Pursued (1947)

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A person’s gotta find his own answers. We’re alone… each of us. Each in a different way.

Marking the first time Robert Mitchum took the lead in a picture, Raoul Walsh’s 1947 Pursued has always been labeled a Western and much of it is. But it is also so much more. It also, and perhaps more credibly, a tremendous bit of noir with some key psychological elements thrown in for good luck. It is extremely hard to find a reason not to like this movie – so don’t look for one.

Pursued tracks the life of Jeb Rand, who was orphaned and adopted by the Callum family. In his foster family are two other children, Adam (played by John Rodney), and Thor (Teresa Wright). There are some wonderful vignettes of typical family life as the family tries to make Jeb feel at home, but they are really never successful. He always feels that he is being chased – that something is right around the next corner waiting for him.

He has visions and incomplete memories of hiding in a storm cellar, seeing flashes and spurs rush before his eyes- and his eventual rescue by Mrs. Callum. We also become aware of a long running feud between the Rand and Grant families.

As the Spanish-American War dawns each family is asked to have one son volunteer for the service. Jeb and Adam decide to have sister Thor flip a coin to decide the winner. It is Jeb who must go and on leaving it is learned that they’ve both grown to have some extremely “fond” unrequited feelings for one another. And yes, grab your Freud, because he is here too!

Robert Mitchum returns a war hero and this widens an already increasing divide with Adam. Again the brothers flip a coin, this time to decide who will keep the ranch and who will leave- again Robert Mitchum looses. (You think he’d learn.) So he heads out and, after having to shoot Adam in self defense, enters the gambling business with Jake Dingle (Alan Hale). Hale has a small part but brings the depth you’d expect from such a great character actor.

After shooting another of her suitors under dubious circumstances, Robert Mitchum returns to the ranch, this time to court Teresa Wright. Gradually this goes well – but only because she has the idea to lead him on then kill him on their wedding night. At the moment of truth, she can’t and flips her emotions (again!) back to loving adoration of him.

It is this repeated switching of emotion which is perhaps the only drawback of the film, as it takes away a bit from the logical flow the rest of the picture has. Teresa Wright does as good a job as could be expected- the emotional turns are most unreasonable.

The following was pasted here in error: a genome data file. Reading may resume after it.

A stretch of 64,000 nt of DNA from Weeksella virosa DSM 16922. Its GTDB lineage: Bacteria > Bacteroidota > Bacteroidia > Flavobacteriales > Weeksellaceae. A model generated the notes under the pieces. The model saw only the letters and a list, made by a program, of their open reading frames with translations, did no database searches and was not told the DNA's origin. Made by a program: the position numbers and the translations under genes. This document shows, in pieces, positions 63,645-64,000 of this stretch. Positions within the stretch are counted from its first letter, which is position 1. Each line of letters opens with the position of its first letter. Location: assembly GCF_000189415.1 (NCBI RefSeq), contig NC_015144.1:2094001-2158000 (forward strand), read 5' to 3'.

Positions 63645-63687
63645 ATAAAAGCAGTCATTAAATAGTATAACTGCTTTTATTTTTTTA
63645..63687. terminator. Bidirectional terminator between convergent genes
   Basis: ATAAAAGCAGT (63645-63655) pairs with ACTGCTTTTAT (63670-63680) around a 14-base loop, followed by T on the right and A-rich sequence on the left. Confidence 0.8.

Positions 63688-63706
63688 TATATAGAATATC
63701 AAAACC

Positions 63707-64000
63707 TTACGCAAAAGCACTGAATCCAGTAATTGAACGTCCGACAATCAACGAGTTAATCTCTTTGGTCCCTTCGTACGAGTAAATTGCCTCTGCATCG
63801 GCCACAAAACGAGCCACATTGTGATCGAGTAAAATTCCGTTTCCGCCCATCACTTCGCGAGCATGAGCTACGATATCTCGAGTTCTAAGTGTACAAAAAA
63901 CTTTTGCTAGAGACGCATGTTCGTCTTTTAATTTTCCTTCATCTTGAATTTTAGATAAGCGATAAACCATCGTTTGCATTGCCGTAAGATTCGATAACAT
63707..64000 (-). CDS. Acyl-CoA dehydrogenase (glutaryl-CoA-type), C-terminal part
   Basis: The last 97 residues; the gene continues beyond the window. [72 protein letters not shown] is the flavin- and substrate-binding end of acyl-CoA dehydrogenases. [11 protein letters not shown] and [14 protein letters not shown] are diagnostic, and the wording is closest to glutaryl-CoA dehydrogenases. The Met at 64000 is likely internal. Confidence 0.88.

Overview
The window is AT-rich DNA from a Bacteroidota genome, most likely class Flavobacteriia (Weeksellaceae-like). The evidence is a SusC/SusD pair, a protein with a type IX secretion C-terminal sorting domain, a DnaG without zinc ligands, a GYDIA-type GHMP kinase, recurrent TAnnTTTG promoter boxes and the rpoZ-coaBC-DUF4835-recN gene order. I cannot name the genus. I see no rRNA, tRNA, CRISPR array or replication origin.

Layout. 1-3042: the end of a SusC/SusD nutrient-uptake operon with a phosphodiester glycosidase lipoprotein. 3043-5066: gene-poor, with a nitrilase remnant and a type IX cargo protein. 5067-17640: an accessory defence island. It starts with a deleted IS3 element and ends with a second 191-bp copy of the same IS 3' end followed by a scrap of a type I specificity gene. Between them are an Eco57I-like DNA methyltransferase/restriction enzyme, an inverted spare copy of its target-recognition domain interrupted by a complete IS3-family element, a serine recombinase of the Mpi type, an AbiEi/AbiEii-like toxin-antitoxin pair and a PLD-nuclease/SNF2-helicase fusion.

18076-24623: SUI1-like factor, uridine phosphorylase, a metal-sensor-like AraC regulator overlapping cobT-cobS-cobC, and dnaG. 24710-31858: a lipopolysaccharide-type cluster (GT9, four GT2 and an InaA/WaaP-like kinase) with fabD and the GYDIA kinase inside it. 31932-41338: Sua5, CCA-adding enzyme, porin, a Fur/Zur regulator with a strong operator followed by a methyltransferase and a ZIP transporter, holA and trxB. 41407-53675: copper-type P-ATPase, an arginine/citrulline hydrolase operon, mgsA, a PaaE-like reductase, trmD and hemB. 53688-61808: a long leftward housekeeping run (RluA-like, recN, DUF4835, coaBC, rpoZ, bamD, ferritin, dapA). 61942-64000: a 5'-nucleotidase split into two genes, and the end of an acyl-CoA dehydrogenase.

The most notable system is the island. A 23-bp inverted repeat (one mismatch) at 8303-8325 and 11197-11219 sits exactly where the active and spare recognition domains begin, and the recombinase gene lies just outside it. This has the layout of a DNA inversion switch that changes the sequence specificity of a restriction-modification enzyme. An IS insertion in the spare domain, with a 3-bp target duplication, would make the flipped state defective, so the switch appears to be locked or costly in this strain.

But it is really Robert Mitchum’s picture. In his first lead (well, excluding his hop-a-long pictures) he already demonstrates his signature perceived indifference to the world and failure to fit in- which to varying degrees applied to him for the balance of his life.

Even if you don’t like Westerns I think you will love this picture as, in my opinion, it is more of a noir thriller which happens to take place in the West. There are no Indian raids or cavalry charges among the plot points, but rather envy, greed, even perhaps incest.

An extremely strong showing as well by the strong cinematography – especially note the long shots where Robert Mitchum shoots brother Adam. All wonderfully matched to a strong Max Steiner score. For me Steiner is a hit or miss composer, as he did so many scores some definitely didn’t get that much of his attention. This one does and would rate among his better ones.

It truly isn’t surprising that both Martin Scorsese and Sergio Leone have cited Pursued as among their favorite films. Plus don’t you want to see the last film Jim Morrison saw before his death?

….Riders on the Storm.

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3 thoughts to “Pursued (1947)”

  1. I could watch Teresa Wright reading the phone book; she’s just that watchable to me, as is Robert Mitchum. How could you go wrong? Have you seen some of the European posters for this film? Some are quite beautiful. Good job here; very nice blog.

  2. Very good job: excellent blog. It brings back to life many worthy and sometimes underrated movies from the classic era. The movies’ reviews are outstanding.

  3. I saw this on TV when I was twelve. My parents remarked aloud that “this is psychological!” It certainly was.

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